The sooner foreign trade issue is resolved the better
By John R. Stone
Foreign trade is complicated.
We are starting to see that now that the United States seems to be headed toward a trade war with several other foreign nations. Usually these kind of things take place in the relatively quiet place of negotiating meetings where deals are struck. Now things are different.
The United States has enacted tariffs on steel, aluminum, softwood paper products and many other things to resolve issues with what it sees as unfair trade practices. In China’s case there are also issues with honoring international agreements on patents and property rights.
China has responded in ways designed to hit the areas that appeared to support President Donald Trump by putting a tariff on soybeans, pork and other agricultural products. Europe got more specific, putting tariffs on Harley Davidson motorcycles (built in House Speaker Paul Ryan’s district) and bourbon (made in Senate Majority Leader Mitch McConnell’s state).
The new foreign tariffs are hitting many businesses in the United States. If the tariff issues are resolved shortly, the impact might be minor; if not, the changes could be more significant.
Harley Davidson, for example, has already announced it will be moving some production overseas to countries that don’t have trade issues with Europe.
When the United States puts a tariff on imported steel and aluminum it is in effect raising the price on those products by the amount of the tariff. If the steel tariff is 25 percent, the price of domestic steel basically can go up to 25 percent higher without fear of being undercut by foreign steel.
Why? The tariff allows U.S. producers to charge more and make more profit without worrying about foreign competition. Part of this is by design; sometimes companies close plants because they cannot compete with lower-cost foreign metals. So, the tariffs are justified as allowing companies to make more money so they can hire more workers and/or update their facilities to become more efficient producers.
The flip side of that coin is that the cost of many things goes up for consumers. As costs go up companies and individuals have to make decisions about how to allocate their resources. A company that uses a lot of steel can’t just start charging 25 percent more for its product. It will lose sales. Or in some cases it is involved in contracts to provide a product at a certain price for a specific amount of time. So, it will try to find other ways to save money because it can’t pass all the increase on to customers.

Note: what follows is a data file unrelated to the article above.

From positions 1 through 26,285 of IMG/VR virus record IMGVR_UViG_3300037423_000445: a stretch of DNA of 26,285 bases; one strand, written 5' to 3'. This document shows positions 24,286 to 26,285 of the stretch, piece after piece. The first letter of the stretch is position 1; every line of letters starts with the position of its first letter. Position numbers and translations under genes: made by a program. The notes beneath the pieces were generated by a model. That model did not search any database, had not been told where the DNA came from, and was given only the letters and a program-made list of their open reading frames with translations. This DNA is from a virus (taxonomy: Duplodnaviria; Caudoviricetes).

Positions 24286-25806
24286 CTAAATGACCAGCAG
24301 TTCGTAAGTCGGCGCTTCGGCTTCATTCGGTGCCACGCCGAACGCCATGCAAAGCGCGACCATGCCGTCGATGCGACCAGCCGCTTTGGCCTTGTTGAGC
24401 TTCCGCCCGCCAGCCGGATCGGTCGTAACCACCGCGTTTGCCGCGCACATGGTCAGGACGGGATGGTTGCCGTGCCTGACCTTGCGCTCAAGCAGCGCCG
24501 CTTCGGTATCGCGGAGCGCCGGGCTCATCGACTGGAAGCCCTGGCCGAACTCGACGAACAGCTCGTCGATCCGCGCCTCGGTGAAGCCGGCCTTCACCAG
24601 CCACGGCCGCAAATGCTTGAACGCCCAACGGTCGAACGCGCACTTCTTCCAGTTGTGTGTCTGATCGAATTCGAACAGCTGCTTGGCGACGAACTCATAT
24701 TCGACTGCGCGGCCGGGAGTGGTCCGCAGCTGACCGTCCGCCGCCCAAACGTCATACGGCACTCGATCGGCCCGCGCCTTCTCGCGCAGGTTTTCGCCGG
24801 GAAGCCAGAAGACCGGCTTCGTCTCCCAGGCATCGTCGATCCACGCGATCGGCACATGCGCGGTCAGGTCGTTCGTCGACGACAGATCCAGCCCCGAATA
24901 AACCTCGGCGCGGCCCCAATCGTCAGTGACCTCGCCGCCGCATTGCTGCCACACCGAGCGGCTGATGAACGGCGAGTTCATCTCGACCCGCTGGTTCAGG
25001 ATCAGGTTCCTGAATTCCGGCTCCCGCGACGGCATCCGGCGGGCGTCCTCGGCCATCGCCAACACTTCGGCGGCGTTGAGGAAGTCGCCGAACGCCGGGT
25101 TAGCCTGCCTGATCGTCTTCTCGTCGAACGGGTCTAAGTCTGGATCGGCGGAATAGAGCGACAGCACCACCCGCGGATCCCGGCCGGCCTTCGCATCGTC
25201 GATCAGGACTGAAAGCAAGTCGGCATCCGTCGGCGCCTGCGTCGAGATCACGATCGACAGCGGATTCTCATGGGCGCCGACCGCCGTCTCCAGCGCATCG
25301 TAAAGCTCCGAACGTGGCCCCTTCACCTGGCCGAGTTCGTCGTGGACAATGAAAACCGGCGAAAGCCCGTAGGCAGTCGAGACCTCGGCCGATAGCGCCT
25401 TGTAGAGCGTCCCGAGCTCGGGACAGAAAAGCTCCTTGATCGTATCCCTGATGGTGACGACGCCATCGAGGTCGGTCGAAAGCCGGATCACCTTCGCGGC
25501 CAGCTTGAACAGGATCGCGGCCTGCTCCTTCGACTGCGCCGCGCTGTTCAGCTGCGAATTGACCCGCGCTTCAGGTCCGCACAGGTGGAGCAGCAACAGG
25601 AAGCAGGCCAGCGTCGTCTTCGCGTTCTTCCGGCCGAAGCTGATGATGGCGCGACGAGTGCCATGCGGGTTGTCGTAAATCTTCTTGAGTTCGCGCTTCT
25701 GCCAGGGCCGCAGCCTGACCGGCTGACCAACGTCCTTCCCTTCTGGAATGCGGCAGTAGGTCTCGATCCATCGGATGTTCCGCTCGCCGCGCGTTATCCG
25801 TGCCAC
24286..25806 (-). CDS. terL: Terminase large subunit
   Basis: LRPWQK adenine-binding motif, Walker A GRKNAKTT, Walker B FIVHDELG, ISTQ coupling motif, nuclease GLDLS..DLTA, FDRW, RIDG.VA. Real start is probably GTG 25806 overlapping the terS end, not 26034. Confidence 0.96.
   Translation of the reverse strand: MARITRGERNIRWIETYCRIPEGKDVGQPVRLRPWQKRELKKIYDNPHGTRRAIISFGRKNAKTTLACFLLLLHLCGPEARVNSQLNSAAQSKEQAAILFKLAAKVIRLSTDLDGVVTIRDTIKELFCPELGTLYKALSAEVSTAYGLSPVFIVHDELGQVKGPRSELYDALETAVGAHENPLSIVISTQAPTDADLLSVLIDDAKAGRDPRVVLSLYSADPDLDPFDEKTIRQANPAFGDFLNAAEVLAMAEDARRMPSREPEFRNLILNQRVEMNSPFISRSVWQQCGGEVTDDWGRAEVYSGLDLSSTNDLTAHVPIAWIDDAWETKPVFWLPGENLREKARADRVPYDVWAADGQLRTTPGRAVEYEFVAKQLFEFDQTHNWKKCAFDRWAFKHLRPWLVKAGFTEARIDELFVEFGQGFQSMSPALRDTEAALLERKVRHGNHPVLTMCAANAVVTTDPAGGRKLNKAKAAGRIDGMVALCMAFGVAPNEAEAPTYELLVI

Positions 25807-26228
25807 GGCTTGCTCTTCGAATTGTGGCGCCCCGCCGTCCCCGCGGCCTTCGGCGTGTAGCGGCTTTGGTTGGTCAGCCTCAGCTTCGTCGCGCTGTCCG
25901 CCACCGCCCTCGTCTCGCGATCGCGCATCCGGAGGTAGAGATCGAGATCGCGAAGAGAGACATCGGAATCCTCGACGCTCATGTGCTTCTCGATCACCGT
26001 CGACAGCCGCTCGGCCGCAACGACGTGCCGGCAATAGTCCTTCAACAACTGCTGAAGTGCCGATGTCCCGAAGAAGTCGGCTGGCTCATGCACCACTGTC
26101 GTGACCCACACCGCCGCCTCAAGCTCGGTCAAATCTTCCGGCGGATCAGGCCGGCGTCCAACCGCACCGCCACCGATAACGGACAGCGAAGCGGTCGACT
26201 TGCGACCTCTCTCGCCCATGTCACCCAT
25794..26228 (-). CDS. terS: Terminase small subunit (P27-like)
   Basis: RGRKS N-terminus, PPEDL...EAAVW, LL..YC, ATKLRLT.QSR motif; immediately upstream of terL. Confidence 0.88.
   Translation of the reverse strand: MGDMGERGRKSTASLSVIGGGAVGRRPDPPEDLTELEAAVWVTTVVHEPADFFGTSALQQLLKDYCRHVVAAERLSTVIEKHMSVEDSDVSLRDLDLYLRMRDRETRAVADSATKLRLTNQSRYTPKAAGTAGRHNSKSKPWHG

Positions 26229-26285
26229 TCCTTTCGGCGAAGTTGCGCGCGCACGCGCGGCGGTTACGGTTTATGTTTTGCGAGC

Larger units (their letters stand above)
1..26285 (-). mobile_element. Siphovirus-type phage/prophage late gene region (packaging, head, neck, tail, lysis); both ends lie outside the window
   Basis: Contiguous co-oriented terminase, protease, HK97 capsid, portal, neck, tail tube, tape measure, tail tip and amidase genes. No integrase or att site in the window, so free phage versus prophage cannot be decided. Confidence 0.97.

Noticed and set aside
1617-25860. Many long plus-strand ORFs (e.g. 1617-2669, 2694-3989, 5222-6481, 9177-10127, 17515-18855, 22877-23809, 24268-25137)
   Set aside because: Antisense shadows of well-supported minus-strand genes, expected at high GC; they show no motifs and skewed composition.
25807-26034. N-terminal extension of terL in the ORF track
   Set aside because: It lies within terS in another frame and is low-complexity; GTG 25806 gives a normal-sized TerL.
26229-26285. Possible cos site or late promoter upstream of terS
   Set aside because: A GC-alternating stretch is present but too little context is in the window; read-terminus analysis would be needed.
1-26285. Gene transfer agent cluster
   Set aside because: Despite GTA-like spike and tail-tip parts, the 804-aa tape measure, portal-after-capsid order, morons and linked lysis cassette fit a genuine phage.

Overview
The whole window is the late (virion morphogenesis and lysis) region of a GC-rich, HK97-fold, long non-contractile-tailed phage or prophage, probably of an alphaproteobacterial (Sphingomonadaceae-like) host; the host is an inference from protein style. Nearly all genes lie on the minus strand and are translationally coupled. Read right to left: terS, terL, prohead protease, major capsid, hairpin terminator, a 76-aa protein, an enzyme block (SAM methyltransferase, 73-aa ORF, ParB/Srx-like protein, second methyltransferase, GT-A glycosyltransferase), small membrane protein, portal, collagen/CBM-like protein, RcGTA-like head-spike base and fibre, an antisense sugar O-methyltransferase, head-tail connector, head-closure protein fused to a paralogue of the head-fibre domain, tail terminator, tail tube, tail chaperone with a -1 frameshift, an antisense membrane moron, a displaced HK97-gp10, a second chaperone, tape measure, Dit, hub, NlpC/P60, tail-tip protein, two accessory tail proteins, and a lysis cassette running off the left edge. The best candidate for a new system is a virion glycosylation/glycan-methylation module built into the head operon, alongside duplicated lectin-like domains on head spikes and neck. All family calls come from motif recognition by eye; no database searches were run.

Steel is a product that can affect many prices, even products not made of steel. Why? Machines that process manufactured products are made of steel. Trains and trucks that deliver products are made of steel. There is steel rebar in highways, railroad tracks and bridges. And, of course, cars, trains and trucks are made of steel.
If the trade skirmishes remain that and don’t escalate into a trade war there will be damage. There already has been damage. If the trade issue drags on and turns into an outright trade war the impact could be much more severe.
Around here we have the agricultural industry that has already seen a drop in commodity prices due to trade issues. And this is on top of commodity prices already falling to levels that are not sustainable for some. Here in Glenwood we have multiple manufacturers that use lots of steel and some of these companies sell products in foreign countries.
Foreign imports have not been all bad. They have kept consumer prices low. They have forced U.S companies to become more efficient and competitive if they wish to play in the international trade business. U.S. autos for example, are on par with their foreign counterparts or even better than many. That didn’t used to be the case.
Some of the U.S. concerns fueling the trade skirmishes are legitimate. Some are misrepresented. No matter what, the sooner this gets resolved the better.